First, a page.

The Oxford-born actor, who has received a Golden Globe nomination for his role in the acclaimed HBO drama Nightingale, recalled how at 18, the Prince’s Trust gave him a grant of £325 so he could join a youth theatre production that his parents could not afford.
David and his wife Jessica (DAVID CROTTY/AP/Press Association Images)
He said: “That production set me on the path to becoming an actor.
“To be honoured by the Queen in this way having been aided by her son’s charity feels like a beautiful full-circle moment.”
In a review of Nightingale, the New York Times described his performance as “nothing less than amazing”.
In the race for the 2015 Academy Awards, many felt David had been snubbed after he failed to receive a nomination for his role as Martin Luther King Jr in Selma.
He revealed in an interview with The Independent that Hollywood star Brad Pitt had been equally unimpressed that he had not been nominated.
David at this year’s Academy Awards (John Shearer/AP/Press Association Images)
He told The Independent: “We’d filmed Nightingale by this point but it’s an unusual piece and we were struggling to get film festival distribution.
“It had been sent to Brad Pitt’s production company Plan B but, as you know, he’s a very busy man so he hadn’t found time to watch it.
“Then the Oscar nominations were read and Brad was so unhappy about the snub to Selma that he decided to watch Nightingale that day, and he then took it to HBO and said ‘you have to believe in this film’.”
The 39-year-old actor may be one of Hollywood’s leading talents but he began his career in the UK, performing in theatre before landing a part in BBC TV spy drama, Spooks.
He played MI5 officer Danny Hunter from 2002 to 2004, and took supporting roles in films such as Lincoln, Rise Of The Planet Of The Apes, The Paperboy, Jack Reacher and The Butler.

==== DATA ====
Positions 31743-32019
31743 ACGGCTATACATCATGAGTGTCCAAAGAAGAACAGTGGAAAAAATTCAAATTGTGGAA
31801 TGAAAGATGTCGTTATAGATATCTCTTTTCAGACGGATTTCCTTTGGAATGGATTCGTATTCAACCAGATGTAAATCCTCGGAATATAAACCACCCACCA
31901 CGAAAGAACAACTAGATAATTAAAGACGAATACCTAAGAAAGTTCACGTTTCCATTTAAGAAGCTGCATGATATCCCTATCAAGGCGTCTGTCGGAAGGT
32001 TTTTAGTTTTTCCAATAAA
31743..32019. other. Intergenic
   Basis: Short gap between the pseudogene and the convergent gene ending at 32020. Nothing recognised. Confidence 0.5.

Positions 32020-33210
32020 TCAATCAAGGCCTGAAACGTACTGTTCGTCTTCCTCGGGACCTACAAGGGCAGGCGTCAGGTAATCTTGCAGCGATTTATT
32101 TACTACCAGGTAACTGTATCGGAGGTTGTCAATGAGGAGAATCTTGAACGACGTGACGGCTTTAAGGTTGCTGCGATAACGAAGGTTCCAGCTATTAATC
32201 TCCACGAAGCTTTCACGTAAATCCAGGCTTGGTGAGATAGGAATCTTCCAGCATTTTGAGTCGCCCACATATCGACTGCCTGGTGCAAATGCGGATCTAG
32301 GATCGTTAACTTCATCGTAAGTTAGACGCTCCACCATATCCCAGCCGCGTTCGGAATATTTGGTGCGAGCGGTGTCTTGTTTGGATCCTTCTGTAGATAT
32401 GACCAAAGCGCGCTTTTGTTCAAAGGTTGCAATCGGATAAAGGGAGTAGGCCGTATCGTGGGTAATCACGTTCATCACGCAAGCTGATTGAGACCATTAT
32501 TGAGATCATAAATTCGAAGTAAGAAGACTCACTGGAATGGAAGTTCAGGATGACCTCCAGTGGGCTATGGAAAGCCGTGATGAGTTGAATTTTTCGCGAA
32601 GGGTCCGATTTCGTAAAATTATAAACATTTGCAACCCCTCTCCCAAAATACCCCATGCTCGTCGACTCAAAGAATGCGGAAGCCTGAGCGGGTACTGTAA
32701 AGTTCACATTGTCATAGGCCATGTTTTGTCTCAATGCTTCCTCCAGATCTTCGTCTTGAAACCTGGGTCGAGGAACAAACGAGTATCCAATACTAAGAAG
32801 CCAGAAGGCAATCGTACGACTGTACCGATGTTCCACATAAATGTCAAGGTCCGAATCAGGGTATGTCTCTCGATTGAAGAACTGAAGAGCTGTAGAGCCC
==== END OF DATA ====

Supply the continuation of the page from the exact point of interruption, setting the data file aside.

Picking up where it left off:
David and Oprah Winfrey (John Shearer/Invision/Press Association Images)
He recently spoke passionately about diversity on UK screens.
He said: “It’s time for a change, but the question is: What needs to change in order for the frustrating regression of diversity on British television to cease?”
The actor is a patron of the TriForce Creative Network, which supports and empowers people from diverse backgrounds.
“There are fantastic British film producers who are white and who feel passionate about the issue of diversity," he says.
“But the point remains that no one is going to be as passionate about telling your stories and your history as you are.”
David with Ava DuVernay. director of the film “Selma” (Chris Pizzello/Invision/Press Association Images)
It was announced a few months ago that David would narrate the new James Bond novel, "Trigger Mortis", by Anthony Horowitz.
He said: “Anthony Horowitz has crafted a taut thriller with a fascinating cast of characters and stunning action sequences that I am relishing bringing to life.
“It is an acting challenge as exciting to me as any I have faced on stage or screen. I get to play James Bond! It doesn’t get much better than that.”
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